Proposals to Shorten Windowing in France Unveiled

France’s strict windowing timeline – the subject of hot debate at last year’s Cannes Film Festival – could be shortened by more than half in some cases under a set of proposed reforms unveiled Friday by a government-appointed mediator.

The proposals were presented by mediator Dominique d’Hinnin to France’s culture minister, Françoise Nyssen, who had tapped d’Hinnin last October to come up with possible changes to windowing regulations. D’Hinnin, the former head of TV company Lagardère, drafted the proposed reforms in consultation with rights-holders, producers, distributors, free-to-air and pay-TV channels, exhibitors and streaming services.

Film and TV bodies have until March 19 to sign off on the proposed revisions. If they cannot agree, the government is entitled to step in and set new windowing rules that would be valid for three years.

Under the current system, streaming services must wait three years to offer a title after it debuts in theaters. If d’Hinnin’s proposals are approved, that window would be shortened to 15 months (or 13 months for movies whose theater admissions fall below a yet-to-be-determined threshold). The change would apply only to streaming services like CanalPlay and FilmoTV that invest in French content via a tax paid to the National Film Board (CNC).

By contrast, global streamers such as Netflix and Amazon which don’t pay that tax would still have to wait 35 months to access films – only one month less than the current situation. The government is hoping that these services will start paying the tax in order to take advantage of the 15-month window. On top of the levy, the services would also have to sign a pact with French film industry organizations on investment quotas.

Last September, the European Commission greenlit a French draft proposal to force foreign streaming services like Netflix and video-sharing websites like YouTube, which are not fiscally established in France, to pay the 2% tax to the CNC. Netflix said it was “reviewing the announcement” and urged policymakers to consider its direct investments in European content as they reform the rules for national funds, highlighting also it was already the biggest purveyor of French content abroad.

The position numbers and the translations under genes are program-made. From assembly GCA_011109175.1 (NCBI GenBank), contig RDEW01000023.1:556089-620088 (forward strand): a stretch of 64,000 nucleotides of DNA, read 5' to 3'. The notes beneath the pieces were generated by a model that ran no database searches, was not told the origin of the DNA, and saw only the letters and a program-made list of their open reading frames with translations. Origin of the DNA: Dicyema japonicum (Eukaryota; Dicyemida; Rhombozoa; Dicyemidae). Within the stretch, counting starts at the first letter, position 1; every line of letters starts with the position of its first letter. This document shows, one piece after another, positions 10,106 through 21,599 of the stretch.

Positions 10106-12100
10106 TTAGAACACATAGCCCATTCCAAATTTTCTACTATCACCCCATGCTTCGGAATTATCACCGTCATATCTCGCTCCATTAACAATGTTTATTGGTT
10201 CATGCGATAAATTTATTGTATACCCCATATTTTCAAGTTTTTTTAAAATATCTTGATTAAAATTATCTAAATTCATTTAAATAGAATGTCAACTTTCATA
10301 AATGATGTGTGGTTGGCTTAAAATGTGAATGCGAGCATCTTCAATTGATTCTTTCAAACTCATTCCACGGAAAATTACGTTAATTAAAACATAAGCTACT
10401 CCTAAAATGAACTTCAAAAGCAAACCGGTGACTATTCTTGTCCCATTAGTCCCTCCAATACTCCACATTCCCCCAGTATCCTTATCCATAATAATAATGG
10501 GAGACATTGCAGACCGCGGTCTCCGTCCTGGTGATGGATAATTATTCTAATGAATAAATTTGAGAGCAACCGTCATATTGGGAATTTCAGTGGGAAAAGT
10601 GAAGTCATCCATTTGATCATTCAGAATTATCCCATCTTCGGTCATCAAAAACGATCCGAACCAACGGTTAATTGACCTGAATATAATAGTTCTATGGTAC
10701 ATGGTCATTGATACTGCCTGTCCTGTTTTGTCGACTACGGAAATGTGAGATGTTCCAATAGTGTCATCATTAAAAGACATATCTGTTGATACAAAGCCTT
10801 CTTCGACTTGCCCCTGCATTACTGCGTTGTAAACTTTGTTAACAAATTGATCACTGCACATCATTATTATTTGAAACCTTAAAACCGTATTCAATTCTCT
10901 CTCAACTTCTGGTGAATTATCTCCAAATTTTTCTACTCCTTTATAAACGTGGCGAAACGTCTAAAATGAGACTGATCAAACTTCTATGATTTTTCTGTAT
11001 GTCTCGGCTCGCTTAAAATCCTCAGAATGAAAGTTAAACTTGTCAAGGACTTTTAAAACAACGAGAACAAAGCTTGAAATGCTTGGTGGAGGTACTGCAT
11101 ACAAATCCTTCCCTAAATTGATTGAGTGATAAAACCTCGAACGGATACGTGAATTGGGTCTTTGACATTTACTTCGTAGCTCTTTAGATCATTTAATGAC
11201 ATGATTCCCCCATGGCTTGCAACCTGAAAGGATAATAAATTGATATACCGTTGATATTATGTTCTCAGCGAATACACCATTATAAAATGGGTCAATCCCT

It’s unlikely Netflix will pay the tax in exchange for earlier access to movies, since the new regulations would still not allow them to skip a theatrical release or day-and-date movies in France. The streaming giant hit a wall of protest, mostly from French exhibitors, during last year’s Cannes Film Festival because their two movies slated for competition – Joon-Ho Bong’s “Okja” (pictured) and Noah Baumbach’s “The Meyerowitz Stories” – did not have plans for a theatrical release in France.

Getting Netflix and Amazon to subsidize French content through the tax is a priority for Nyssen, who said last October that the “modernization of…windowing [must] favor the investment in film creation by favoring services which take risks and finance French and European film production.”

The other proposed changes would see the window for theaters as well as DVD and transactional VOD shortened from four months to three months for movies with lower box office results. The idea is to give movies that under-perform in theaters a second chance on VOD and DVD. These films would also roll out on pay- or free-TV channels one month or two months earlier, respectively, than they normally would.

Another digital-friendly change would see movies stay available on streaming services for pay-per-view consumption indefinitely, instead of being pulled after six months.

Pay-TV channels such as Canal Plus, which remains France’s biggest investor in local films, would have access to films seven months after their releases instead of 10 months, while windows for free-to-air channels would be shortened to 19 months from the current 22 months.

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